Then, this summer, gas prices soared past $4 a gallon. Out of the frustration many drivers suddenly felt, the electric car was reborn.
An e-vehicle revival is alive in Utah, where the movement’s enthusiasts are an eccentric bunch. They span the state from Hurricane to Sugar House. They represent a range of ages and occupations. They are abundant with curiosity and a do-it-yourself attitude.
Kyle Dansie, a computer programmer living in Sugar House, is part of this small but growing movement. The Website EvAlbum.com lists 1,828 electricity-powered vehicles, including 17 built in Utah. There are bicycles, motorcycles, cars and all-terrain, four-wheeled vehicles. If it has wheels, these people can make it electric. Number 1414 is Danise’s first electric conversion, a 1986 Kawasaki Ninja motorcycle, or the “Lectric Ninja.”
“The Ninja started out a dirty, greasy mess,” Dansie says. “Today, it is a clean, quiet ride without the smell of stale gas or burnt oil.”
In Salt Lake City, Dansie is leading the fight to extinguish the internal combustion engine. He founded Zero Emission Vehicles of Utah to bolster the ranks of the electric movement and help others break their dependency on oil.
It wasn’t always like this. Dansie was on the other side, a car enthusiast and the more fuel-hungry the better. In his spare-time, Dansie rebuilt antique cars and Harley-Davidson motorcycles. In essence, his mission was ensuring the legacy of the internal-combustion engine lived on, but no longer.
“I don’t like breathing dirty air,” he says. “The vast majority of air pollution in this valley comes from internal-combustion engines—mainly cars, trucks. After mobile sources, we have coal-fired power plants. My electric vehicles fueled with solar [power] addresses both of these problems. Then, there is the problem of sending $700 billion a year to despot regimes in the Middle East. How many Americans are going to die needlessly this year so we can fill our tanks?”
While protecting the environment is a motivating factor, some electric-vehicle enthusiasts simply want relief from high gas prices.
“Gas prices, mostly,” says Hurricane resident Alex Chamberlain. He owns “Bev,” an electric 1995 Geo Tracker. “To be honest, it was about half practical, half idealistic,” he says. “I just wanted to do something on a personal level that could make even the slightest difference.”
Not everyone is championing these idealistic do-it-yourself electric conversions.
“Converting a conventional gasoline-powered vehicle to be totally electric is not a practical job for most people,” says Perry Carter, associate professor of manufacturing engineering technology at Brigham Young University. “There are conversion kits available for some cars, but they are expensive and you would have to be an accomplished auto mechanic to make such a conversion. Carter, director of BYU’s electric racing team, adds, “It is even beyond most hobbyists.”
Locked inside their garages crafting ideas into reality, electric-vehicle enthusiasts find the learning curve for a conversion is steep. Trial-and-error and figuring out the different components take the most time. Dansie recounts rebuilding his second project, a 1994 Volkswagen Golf, twice just to reconfigure the batteries. While each initial conversion took hundreds of hours, done mainly on weekends over a period of several months, most speculate they could complete their next conversion faster.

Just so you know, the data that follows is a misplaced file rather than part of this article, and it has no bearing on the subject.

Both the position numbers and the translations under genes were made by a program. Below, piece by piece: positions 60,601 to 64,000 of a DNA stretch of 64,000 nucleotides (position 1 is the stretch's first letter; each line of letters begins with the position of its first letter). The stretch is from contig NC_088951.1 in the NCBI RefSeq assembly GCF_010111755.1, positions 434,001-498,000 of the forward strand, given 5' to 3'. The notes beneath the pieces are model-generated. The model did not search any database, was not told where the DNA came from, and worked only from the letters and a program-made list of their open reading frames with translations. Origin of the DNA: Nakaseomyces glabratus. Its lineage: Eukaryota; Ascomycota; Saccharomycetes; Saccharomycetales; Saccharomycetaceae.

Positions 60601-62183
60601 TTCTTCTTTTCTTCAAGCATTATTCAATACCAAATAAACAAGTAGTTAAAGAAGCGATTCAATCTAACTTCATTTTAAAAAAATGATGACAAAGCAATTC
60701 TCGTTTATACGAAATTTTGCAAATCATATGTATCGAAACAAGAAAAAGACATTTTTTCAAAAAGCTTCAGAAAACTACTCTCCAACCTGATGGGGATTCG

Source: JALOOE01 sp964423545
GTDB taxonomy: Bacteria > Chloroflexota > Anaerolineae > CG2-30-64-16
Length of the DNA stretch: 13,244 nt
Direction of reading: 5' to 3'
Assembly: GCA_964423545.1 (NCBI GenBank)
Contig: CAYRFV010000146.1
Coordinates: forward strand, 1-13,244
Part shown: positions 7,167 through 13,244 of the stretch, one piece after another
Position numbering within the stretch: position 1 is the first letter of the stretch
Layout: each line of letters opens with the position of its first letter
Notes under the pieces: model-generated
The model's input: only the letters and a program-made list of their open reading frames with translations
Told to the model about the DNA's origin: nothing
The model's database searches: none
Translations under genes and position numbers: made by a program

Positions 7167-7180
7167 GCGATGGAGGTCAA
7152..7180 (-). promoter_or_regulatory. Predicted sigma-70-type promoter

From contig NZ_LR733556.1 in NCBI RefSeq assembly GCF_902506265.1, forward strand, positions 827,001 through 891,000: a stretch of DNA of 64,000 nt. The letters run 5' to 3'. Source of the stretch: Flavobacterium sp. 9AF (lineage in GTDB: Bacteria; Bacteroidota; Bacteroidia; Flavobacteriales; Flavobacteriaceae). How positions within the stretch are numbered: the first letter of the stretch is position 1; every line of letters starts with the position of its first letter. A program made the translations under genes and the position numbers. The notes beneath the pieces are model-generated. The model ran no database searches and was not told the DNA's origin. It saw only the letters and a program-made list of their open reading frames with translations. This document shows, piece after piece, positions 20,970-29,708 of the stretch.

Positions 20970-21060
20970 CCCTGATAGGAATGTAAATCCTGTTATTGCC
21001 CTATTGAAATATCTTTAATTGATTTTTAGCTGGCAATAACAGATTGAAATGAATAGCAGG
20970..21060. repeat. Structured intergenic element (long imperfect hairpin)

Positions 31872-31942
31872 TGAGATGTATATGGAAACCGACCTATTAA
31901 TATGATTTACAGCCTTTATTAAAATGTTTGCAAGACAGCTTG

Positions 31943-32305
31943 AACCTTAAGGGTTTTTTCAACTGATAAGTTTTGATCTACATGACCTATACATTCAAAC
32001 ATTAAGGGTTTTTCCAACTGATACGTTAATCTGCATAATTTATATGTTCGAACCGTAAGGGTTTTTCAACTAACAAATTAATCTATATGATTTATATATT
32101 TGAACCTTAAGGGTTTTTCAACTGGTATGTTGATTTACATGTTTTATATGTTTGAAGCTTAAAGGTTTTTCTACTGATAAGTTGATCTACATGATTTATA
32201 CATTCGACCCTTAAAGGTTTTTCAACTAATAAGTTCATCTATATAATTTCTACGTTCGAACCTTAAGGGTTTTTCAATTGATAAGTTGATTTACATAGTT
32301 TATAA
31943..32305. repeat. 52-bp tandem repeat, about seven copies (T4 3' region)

West Jordan’s David Foy is converting “Blue Bug,” a 1998 Volkswagen New Beetle. Most conversions, he says, can be done in less than 40 hours. Foy, whose motivations are rooted in curiosity and business opportunities, believes the electric-car market will grow over the next several years. He’s also working on developing products such as battery boxes to make future conversions less time-intensive.
Mainstream appeal of electric vehicles depends on improving limitations such as charging capacity and range. But the future seems bright. By late 2010, major automakers will have electric vehicles in showrooms. But critics question if the automakers can satisfy the demand.
“As the technology continues to progress, the driving range increases and the cost decreases, we expect that [electric vehicles] will become more prevalent,” says Karen Matusic, spokeswoman for the American Petroleum Institute, a trade group representing the oil and natural gas industry.
Current electric vehicles range 50-60 miles per charge with top speeds of 55 mph. Refilling the battery is a little trickier and more time-consuming than fueling a car. Charge times vary from a couple of hours for a motorcycle to five or six hours for a car. Increasing the voltage for a quick charge can bring the vehicle back to full power in half the time. Although charging stations don’t exist in Utah, a standard 110-volt outlet does the job. Occasionally, Dansie uses the outlet on the maintenance building at his place of work.
A $2,500 tax credit for the vehicles helps, but conversion still doesn’t come cheap. Costs vary with each vehicle and desired components. For instance, different battery types such as lithium-ion or lead-acid may be used—but lithium-ion batteries cost substantially more. A lower-end conversion like a Volkswagen Beetle could be done for around $5,000; a motorcycle for slightly less.
In spite of the steep initial investment, electric enthusiasts are quick to point out the long-term benefits of owning a vehicle that is maintenance free and not tied to rising gas prices. Instead, electric vehicles enjoy fuel prices about a penny or two per mile.
“It has given me great pleasure this week to cruise by those gas stations this week with the $3.89 sign out for regular,” Dansie says.